Well, after the family had stuffed ihemselves at the birthday supper Willie invited them down to the basement to watch him hang by his toes. They made a fine audience and he put on a real show for them. But when it came to the grand climax, something went wrong. He did everything the way he’d done it before, but this time, when he took his hands away from the t ubing, the floor came up and hit him a dreadful wallop and the next thing lie knew he was lying flat on his back and screeching like the unhappy ghost of O’Brien’s mother-in-law.
There was a fine to-do then, with his father carrying him up to bed and his mother rushing off for iodine and sticking-plaster — though she didn’t have to use it because it was only a big lump, as it turned out.
The mother was sorry for him, right enough, but more angry than sorry. She was sure he was lying about being able to hang by his toes, so she gave him a terrible talking-to; and when he tried to argue she turned him over on his face and gave him a wallop across the backside for being stubborn as w'ell as a liar.
Well now, it’s a terrible thing what impressionable creatures children are. Would you believe it, after that day Willie never told the truth from one year to the next, right up until the time he run up against Sarah McLeod but I’m getting ahead of my story.
IT’S not such an easy thing as you might think now, this business of telling lies and not getting caught. When you come right down to it, it’s an art, just like writing books or playing the flute, and if you haven’t got. the natural gifts in the first place, you might as well give up and go home. I’ve heard children saw in g on the violin in a way that would fair bring the tears to your eyes, all because their parents hadn’t the sense to know this. Well, Willie had the gifts and no mistake. He was a born liar and, by practicing and studying, he reached such heights of perfection that 1 doubt, if there was a man alive to compare with him, in his prime.
He wasn’t handsome enough to make
people suspicious*—you know' how* they mistrust a handsome man. On the other hand he wasn’t too ugly. He had a broad face, rough in a way, but open-an honest face. The finest thing about it was the eyes. Big and blue they were, and when you looked into them you could see clean through to the back of the brain.
His own mother, her that lived with him in the same house and watched him fiercely in case he should ever start telling stories, his own mother was taken in by those eyes twenty times a week. When she shook out her purse and found that a quarter had turned up missing Willie convinced her she must have dropped it at the store. When somebody threw a rock through the garage window Willie remembered he had seen a strange boy running down the lane. When a big slab of chocolate cake disappeared Willie said he had given it to a poor old tramp who came to t he back door.
He was never a one to do things by halves and when he turned against one of his mother’s commandments he tossed out the whole caboodle at least, he tried to. The one about keeping clean had become a habit , as it does with some people. He tried to enjoy staying dirty but it was no use so he gave it up.
But, as for working hard, Willie went at t hat with real spirit. Even if he had to sit up six nights in a row figuring he would do it to get out of chopping wood for half an hour on a Saturday. It was a matter of principle, don’t you see, and Willie was a great one for principle.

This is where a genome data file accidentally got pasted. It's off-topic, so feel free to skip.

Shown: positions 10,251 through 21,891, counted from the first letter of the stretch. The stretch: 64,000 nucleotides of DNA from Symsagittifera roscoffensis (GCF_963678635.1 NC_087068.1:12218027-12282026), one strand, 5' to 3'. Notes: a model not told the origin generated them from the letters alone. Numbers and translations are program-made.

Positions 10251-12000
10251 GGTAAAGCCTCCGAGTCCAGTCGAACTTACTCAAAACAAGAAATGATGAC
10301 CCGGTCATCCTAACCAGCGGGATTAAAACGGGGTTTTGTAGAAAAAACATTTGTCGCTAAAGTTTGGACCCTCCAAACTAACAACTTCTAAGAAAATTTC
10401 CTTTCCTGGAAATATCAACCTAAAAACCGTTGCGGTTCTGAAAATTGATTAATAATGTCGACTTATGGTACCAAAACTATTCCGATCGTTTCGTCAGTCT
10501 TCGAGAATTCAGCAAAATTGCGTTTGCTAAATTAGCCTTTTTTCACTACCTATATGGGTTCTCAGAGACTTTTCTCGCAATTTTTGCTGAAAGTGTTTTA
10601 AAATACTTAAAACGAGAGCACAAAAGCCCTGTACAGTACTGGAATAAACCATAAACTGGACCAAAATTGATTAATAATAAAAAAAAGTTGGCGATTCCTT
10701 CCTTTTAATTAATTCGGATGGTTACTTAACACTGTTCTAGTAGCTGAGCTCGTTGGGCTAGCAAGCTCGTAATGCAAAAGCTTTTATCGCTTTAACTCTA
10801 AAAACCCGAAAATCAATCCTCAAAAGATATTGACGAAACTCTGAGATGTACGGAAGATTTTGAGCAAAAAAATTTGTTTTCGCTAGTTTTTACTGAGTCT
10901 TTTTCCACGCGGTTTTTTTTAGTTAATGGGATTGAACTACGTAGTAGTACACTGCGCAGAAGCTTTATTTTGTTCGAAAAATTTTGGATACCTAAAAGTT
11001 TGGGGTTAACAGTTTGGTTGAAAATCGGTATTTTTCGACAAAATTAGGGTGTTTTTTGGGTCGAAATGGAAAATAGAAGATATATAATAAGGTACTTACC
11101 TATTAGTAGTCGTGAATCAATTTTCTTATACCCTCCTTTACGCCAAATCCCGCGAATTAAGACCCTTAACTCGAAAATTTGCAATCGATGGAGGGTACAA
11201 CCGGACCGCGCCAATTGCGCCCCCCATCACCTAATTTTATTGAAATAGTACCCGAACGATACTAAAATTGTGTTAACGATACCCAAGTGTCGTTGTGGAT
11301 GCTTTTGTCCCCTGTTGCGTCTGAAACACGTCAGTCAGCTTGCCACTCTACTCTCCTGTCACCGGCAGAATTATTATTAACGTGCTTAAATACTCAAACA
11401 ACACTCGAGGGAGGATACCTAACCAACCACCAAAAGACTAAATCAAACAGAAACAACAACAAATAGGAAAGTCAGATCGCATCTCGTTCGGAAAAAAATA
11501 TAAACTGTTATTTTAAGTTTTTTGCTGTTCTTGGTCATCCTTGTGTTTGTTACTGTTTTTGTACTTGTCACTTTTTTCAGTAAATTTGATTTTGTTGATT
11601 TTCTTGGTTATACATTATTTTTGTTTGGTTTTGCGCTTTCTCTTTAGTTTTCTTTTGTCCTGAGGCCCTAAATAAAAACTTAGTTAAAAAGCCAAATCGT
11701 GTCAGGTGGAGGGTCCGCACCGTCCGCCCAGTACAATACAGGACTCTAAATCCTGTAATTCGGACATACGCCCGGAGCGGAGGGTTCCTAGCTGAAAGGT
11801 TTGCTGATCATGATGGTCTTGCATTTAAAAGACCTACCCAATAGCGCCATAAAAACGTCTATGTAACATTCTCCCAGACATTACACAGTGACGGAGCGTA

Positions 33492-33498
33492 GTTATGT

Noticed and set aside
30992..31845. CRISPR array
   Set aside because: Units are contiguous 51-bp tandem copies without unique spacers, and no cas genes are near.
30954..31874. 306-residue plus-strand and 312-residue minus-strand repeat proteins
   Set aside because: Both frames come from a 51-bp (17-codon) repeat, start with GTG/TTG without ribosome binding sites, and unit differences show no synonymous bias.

When he won the governor-general’s medal three years in a row at high school and matriculated in a blaze of glory, it was all because of his principles. 1 don’t say, mind you, that he couldn’t have done it by studying, but Willie refused to work on principle. He did it by smuggling notes into the examination room in his shirt pocket.
These days w'hen you leave school you have to take all kinds of tests like shoving square pegs into round holes and making ink blots before they decide that your life work should be digging sewers, but Willie didn’t bother with any of that. Being already an accomplished liar and opposed to work on principle he knew' he was cut out for a salesman.
He started out in magazines, went from there to waterless cookers, then to insurance and oil furnaces and ended up in real estate and in all of them he was the finest salesman that ever set foot in a door to keep it from being slammed. There w'as no one could touch him at all. at all. But the biggest deal he ever made, as it happened, was one that didn’t come off.
A FELLOW came round to the realestate office one day looking for a small modern bungalow close to the centre of the city. He was a sharp customer with eyes like marbles and a nose that twitched like a rabbit’s, so they put Willie on to him. Willie spent the whole day with him, talking and talking—I forgot to mention that he wasn’t smooth and slick in his speech, like most of your high-pressure salesmen; he had a nice easy way with him, but a bit rough, like a big simple farm boy with an education—anyway, by the end of the day they had a lease all drawn up and ready for signing.
However, the customer was a man who always called his lawyer in on things—a common practice with people who think that everybody else is as crooked as they are—so they agreed to wait a few days.
A week later Willie was called into the lawyer’s office. He was none of your everyday lawyers, the kind that listen to your troubles for an hour and charge you five bucks, but one of the classy type that wouldn’t so much as habeas a corpus for anything smaller than a corporation. In his spare time he was a member of parliament as well, an arrangement that worked out fine for all concerned, namely for him and his wife and their pet Pekingese— though I wouldn’t go so far as to say it was any great benefit to the nation. His name was Eustace Doolittle.
This Doolittle looked Willie over like he was some queer fossil creature out of a museum and at first all he said was, “Well, well.” He looked him over again and after a while he said, “Sit down.” Then he did some more staring and finally he said, “So you’re Willie Huekelmeyer.”